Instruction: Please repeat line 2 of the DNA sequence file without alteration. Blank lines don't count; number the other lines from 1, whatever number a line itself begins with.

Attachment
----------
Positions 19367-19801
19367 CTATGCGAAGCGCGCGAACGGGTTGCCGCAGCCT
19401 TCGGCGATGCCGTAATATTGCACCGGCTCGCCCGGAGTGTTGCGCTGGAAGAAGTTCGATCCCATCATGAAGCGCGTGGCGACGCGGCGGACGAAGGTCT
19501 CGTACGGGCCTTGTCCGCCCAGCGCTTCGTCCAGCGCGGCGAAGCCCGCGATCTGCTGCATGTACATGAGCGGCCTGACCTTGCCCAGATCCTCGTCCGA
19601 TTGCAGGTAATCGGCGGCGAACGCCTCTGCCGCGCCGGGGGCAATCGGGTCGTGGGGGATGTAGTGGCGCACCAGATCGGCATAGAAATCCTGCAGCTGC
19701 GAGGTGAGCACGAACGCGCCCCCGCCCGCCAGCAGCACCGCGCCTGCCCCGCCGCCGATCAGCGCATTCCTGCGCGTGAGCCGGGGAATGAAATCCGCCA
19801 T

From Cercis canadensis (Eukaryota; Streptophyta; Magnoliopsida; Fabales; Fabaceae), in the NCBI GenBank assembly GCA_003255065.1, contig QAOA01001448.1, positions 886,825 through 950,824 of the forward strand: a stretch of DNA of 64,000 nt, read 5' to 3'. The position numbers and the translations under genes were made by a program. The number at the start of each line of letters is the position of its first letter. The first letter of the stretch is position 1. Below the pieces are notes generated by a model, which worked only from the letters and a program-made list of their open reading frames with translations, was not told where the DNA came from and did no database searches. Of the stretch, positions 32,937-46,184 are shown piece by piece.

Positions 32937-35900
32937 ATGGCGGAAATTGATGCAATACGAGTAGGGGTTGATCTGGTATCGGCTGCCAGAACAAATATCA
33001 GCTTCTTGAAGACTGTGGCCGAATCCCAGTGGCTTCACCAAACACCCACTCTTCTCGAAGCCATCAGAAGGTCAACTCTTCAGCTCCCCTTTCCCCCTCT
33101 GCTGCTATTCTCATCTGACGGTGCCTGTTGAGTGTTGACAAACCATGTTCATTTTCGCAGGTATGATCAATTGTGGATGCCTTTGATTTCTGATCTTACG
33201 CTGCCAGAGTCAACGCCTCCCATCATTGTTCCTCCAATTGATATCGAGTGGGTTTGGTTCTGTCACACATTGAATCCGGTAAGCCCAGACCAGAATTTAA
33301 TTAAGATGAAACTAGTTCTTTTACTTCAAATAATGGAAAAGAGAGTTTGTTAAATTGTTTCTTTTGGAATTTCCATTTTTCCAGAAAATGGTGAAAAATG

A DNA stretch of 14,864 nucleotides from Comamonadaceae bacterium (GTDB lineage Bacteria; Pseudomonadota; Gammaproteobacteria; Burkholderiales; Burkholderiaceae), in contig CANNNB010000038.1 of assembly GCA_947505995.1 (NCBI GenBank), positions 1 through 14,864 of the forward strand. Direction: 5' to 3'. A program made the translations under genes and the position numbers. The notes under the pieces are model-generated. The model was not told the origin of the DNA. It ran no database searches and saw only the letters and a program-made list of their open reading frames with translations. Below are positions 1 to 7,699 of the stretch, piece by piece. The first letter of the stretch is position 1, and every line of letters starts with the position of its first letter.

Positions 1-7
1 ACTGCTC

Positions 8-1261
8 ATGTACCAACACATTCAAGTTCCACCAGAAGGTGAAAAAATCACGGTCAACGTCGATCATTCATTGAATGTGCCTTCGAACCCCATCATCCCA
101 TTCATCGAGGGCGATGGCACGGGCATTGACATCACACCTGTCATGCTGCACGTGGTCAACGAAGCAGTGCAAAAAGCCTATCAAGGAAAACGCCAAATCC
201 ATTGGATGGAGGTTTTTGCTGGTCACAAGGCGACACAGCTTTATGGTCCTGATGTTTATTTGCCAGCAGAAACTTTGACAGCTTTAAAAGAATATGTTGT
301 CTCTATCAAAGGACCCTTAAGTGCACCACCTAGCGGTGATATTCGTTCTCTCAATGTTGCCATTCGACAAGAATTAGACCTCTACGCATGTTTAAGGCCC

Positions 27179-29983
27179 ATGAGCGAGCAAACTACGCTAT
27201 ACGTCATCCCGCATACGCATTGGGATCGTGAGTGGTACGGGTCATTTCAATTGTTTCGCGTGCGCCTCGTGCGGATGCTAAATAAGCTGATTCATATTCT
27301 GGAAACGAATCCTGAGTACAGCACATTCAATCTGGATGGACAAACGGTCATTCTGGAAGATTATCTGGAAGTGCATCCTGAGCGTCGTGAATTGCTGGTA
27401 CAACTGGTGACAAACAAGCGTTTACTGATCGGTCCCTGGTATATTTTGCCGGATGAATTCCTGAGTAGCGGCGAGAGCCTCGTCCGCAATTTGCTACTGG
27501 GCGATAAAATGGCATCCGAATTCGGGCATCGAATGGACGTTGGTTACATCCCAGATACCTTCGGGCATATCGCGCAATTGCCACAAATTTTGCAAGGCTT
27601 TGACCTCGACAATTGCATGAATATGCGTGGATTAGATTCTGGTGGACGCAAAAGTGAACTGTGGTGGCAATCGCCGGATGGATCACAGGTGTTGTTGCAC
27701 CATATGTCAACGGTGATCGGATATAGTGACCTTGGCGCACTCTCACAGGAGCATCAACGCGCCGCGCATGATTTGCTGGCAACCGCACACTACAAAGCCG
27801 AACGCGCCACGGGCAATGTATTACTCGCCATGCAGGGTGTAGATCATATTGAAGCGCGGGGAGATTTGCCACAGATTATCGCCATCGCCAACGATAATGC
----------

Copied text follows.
19367 CTATGCGAAGCGCGCGAACGGGTTGCCGCAGCCT